Practicing Gratitude and the Real Meaning of Thanksgiving
If our minds are in a good place, we can find many things to be grateful for and it's almost impossible to feel grateful and depressed at the same time.
As the Thanksgiving holiday comes and goes, it’s important to practice gratitude. Which isn’t always easy because our minds are constantly telling us what’s wrong with our lives while dreaming up scenarios that would make everything better. As this plays out, we tend to lose focus on much of what’s going right. That said, if we can only keep our minds in a good place, we’ll surely find many things to be grateful for. On top of that, it’s almost impossible to feel grateful and depressed at the same time.
Any person who’s lived long enough to tell about it will say that gratitude is something that grows with age. Not to say you won’t come across a grateful young person from time to time, but our aspirations take a hit as we go through life which is something many young people won’t understand until they get a bit older. For those of us who’ve lived some good years, it’s hard to keep the right attitude as life unfolds. However, an attitude of gratitude is one of the best weapons against the array of events revealed over the course of a lifetime.
Let’s face it, we’re all going to go through some things in life, but it’s no reason to lose hope. In fact, several inspirational characters (fictional and real life) were almost at the point of despair before things changed. For example, Rocky Balboa didn’t learn what he was capable of until he spent some of his best years scraping the bottom of the barrel. I understand he’s just a character in a movie, but it’s a metaphor for life and a good lesson on facing challenges because things tend to get worse if we don’t.
It’s not necessarily fun think about the end of life, but if we did know our life was coming to an end (perhaps tomorrow or next week), what things might we take pleasure in today? Maybe the height of a tall building? The rising and setting of the sun? Or maybe we’d finally discover that we weren’t the center of the universe after all. Just some food for thought.
Show gratitude by doing the little things:
Say hello and thank you
Listen to classical music or meditate
Volunteer your time
Listen and make eye contact
Give encouragement and compliments
It’s almost impossible to show gratitude and not have it show on your face. If you think you can frown and be grateful at the same time, give it a try. You’re almost one hundred percent likely to fail. An element of gratitude pulls up your spirit and definitely makes it easier to take things with a grain of salt, even to the point of bringing a smile to your face.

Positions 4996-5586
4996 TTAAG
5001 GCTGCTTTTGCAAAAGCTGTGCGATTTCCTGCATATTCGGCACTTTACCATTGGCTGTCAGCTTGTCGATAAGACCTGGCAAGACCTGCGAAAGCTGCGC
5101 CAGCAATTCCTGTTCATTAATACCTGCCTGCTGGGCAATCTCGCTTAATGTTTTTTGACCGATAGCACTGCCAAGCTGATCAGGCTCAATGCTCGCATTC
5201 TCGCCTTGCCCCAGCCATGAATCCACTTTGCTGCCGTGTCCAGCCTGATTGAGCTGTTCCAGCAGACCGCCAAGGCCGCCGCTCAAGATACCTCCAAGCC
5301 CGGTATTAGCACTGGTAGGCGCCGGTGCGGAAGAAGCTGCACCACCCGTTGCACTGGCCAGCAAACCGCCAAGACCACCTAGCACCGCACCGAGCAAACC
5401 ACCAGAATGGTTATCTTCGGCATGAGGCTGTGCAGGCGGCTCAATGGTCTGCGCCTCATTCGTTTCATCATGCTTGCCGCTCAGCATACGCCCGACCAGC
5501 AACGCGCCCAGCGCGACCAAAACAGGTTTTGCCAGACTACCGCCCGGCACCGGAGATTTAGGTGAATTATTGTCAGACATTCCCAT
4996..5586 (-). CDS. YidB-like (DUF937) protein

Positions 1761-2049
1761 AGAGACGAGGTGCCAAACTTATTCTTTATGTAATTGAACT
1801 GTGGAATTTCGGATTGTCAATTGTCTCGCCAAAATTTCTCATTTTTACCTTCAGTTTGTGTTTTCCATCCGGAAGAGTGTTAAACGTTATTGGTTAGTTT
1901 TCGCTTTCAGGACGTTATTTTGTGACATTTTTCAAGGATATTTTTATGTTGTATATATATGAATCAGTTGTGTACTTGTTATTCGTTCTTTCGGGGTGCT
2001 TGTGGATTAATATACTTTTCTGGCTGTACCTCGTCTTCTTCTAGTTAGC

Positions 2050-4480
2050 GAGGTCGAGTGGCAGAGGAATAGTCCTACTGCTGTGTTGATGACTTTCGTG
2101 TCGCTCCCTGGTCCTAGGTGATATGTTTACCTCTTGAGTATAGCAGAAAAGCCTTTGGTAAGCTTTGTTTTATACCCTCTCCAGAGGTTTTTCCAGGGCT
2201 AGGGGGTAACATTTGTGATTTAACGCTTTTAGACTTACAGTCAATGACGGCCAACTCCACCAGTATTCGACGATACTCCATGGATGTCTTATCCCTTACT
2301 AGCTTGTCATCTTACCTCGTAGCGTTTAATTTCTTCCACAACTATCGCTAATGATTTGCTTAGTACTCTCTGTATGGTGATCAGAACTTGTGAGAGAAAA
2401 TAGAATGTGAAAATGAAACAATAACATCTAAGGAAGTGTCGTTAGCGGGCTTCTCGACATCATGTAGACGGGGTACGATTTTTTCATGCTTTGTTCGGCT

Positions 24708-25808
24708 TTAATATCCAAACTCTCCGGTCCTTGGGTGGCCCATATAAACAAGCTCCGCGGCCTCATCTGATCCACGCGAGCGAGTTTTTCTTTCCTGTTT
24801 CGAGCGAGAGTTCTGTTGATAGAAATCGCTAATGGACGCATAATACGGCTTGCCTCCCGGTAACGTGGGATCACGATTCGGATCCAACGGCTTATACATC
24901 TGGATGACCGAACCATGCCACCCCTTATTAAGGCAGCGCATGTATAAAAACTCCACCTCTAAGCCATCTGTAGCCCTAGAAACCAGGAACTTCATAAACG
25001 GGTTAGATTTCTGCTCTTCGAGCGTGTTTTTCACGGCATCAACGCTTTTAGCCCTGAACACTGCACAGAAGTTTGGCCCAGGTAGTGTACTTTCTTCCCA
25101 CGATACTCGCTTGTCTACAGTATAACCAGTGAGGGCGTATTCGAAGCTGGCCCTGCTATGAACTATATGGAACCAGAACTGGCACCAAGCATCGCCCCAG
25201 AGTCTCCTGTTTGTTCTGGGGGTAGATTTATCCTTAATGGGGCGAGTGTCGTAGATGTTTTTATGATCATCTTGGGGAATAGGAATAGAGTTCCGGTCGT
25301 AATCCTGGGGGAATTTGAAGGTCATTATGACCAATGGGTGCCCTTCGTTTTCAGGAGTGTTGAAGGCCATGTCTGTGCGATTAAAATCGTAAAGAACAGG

There’s a human element in acknowledging the presence of another person because let’s face it, we’re all human and we’re going through this life together whether we know it or not. It may be harder to acknowledge the presence of certain people, but we just don’t know everything another person is going through. A small smile, hello or thank you might work wonders to change somebody’s day.
The right chords from some of the great classical artist will almost always put your mood in the right place. Meditation seems to have the same effect as well, but it takes much more effort and mental strength. But when your working and you need to drown out the noise and focus, put on your headphones and summon assist from Bach, Vivaldi, Mozart or any one of the greats.
A good way to take the focus off yourself (and your problems) is to be of use to someone else. Especially out of the goodness of your own heart and not for any type of reward.
There’s something to be said for a good tipper. If you live in a busy city or you’re on vacation, your interactions with waitstaff will most likely be a one-time deal. That said, a good tip leaves a good impression. At the end of the day, your waiter/waitress will be grateful to have waited on you.
Patience is a virtue and a child needs a reasonable parent more than anything. It’s especially needed when dealing with small children. I’ve learned this over the past year in dealing with my first child, which is something to be grateful for. Nine months in, my patience is tested almost on a daily basis. However, I’m hoping that the benefits of keeping my cool will pay off in the long run.
When something good happens in the life of someone else, be the first one to offer congratulations. Come to think of it, good things take a while to manifest. They certainly don’t happen often (over the course of a lifetime). That said, the chances of something great happening to you today are slim. But if you’re around when something good happens to someone else, be happy for that person because most days are spent just slugging along.
It’s only natural to want to hog the spotlight, especially in a conversational setting. But if you’re grateful that somebody else actually wants to have a conversation with you, then you may even open your ears and listen to what they have to say. Who knows, you may even learn something from what they have to say. And the right amount of eye contact makes for a good connection, although too much can be creepy and weird.
Nobody wants to come off as too soft or complacent, but compliments and encouragement can go a long way towards the confidence of others. Encouragement also displays confidence and contentment in an individual because if he/she feels threatened, no compliments will be given.
From time to time, pride tends to get in the way of a sincere apology. But since we’re only human, we’re quite good at making messes. The ability to apologize should come built-in, but most times it’s the hardest thing to do.